Starting late 2011, high temperature and high-pressure steam pilots were initiated in two Bahrain carbonate reservoirs. The first thermal pilot started in December 2011 within the heavy oil Rubble Reservoir, in a 7 well horizontal and vertical well configuration, covering 1 to 3 acre spacing. The second pilot started in December 2012 within the light oil Mauddud Reservoir with a 9 well horizontal and vertical test configuration covering 5 acres. Both carbonate thermal pilots progressed through pilot expansion or modification phases over the last 4 years, and were both technically successful in mobilizing and recovering oil and successfully reduced residual oil to expected thermal recovery end points. Currently, the Rubble and Mauddud thermal projects are undergoing expansion for field economic appraisals.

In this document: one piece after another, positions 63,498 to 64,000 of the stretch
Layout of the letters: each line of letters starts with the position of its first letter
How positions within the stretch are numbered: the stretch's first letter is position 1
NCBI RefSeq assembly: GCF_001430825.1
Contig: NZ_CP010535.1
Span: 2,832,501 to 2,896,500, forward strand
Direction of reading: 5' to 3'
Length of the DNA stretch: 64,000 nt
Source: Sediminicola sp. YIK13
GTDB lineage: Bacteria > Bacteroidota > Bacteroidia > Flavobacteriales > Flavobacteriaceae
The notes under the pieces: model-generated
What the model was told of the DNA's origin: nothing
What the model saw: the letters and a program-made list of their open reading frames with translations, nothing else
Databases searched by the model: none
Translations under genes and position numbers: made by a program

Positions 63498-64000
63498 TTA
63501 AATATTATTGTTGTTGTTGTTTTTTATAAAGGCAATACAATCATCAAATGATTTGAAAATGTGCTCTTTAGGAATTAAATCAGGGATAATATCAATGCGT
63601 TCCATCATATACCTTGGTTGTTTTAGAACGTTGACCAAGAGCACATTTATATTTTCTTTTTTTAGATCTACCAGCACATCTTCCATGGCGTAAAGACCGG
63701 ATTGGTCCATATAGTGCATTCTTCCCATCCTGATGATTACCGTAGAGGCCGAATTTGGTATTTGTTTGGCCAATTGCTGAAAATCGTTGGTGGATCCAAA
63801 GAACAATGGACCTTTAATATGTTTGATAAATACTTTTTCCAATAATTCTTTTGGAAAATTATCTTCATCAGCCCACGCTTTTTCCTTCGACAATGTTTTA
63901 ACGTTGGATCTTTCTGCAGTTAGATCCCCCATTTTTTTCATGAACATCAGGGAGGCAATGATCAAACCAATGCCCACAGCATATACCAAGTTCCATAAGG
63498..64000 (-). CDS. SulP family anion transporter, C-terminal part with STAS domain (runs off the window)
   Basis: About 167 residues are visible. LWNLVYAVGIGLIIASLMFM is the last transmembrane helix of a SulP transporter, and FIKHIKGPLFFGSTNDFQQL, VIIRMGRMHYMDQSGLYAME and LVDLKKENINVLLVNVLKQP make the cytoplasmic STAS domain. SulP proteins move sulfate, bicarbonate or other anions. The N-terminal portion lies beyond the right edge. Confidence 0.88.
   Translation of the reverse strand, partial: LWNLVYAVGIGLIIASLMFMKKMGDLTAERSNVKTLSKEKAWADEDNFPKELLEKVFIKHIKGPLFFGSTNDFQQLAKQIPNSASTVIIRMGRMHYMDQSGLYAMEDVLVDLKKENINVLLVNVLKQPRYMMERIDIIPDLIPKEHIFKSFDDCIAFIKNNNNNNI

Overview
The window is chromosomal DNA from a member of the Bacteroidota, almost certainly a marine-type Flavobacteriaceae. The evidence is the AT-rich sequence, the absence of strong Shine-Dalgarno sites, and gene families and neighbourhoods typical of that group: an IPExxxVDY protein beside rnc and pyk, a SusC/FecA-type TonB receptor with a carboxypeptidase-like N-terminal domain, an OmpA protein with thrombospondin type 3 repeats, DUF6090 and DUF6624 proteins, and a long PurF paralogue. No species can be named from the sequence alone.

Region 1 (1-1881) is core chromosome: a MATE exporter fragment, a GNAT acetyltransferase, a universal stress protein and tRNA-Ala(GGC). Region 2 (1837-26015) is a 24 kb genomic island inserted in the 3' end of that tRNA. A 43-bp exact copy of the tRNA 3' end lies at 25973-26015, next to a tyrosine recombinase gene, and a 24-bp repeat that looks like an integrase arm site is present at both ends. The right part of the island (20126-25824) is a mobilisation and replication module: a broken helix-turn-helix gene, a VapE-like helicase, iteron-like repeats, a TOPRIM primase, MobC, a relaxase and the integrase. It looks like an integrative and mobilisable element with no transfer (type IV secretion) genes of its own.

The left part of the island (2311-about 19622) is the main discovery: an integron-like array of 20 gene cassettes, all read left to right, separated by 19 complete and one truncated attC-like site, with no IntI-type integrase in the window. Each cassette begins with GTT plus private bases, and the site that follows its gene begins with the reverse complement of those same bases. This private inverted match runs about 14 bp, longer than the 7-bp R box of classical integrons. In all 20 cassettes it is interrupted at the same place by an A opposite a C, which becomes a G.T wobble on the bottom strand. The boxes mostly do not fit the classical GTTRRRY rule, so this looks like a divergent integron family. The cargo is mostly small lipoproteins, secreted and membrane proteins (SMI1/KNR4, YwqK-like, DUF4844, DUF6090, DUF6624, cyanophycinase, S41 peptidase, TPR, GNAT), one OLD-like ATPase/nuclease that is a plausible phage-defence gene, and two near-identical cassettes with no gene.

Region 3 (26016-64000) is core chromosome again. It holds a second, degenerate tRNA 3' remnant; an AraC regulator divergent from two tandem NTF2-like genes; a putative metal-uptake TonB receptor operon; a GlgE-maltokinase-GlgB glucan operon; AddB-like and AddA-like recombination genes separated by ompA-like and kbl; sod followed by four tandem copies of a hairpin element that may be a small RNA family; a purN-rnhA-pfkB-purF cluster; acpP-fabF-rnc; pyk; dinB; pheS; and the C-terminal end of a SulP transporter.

The focus of this paper is on the Mauddud Steam Pilot. The paper will describe the geologic environment, initial pilot design, changes made to the pilot through systematic analysis, and timely achieved final technical success results. The systematic analysis permitted successful pilot execution, pilot technical success and initiation of economic appraisal expansion in the amazingly short time period of approximately 2.5 years. Most astonishingly, this pilot is unconventional thermal recovery; there are no suitable analogs to tight fractured carbonate light oil thermal recovery.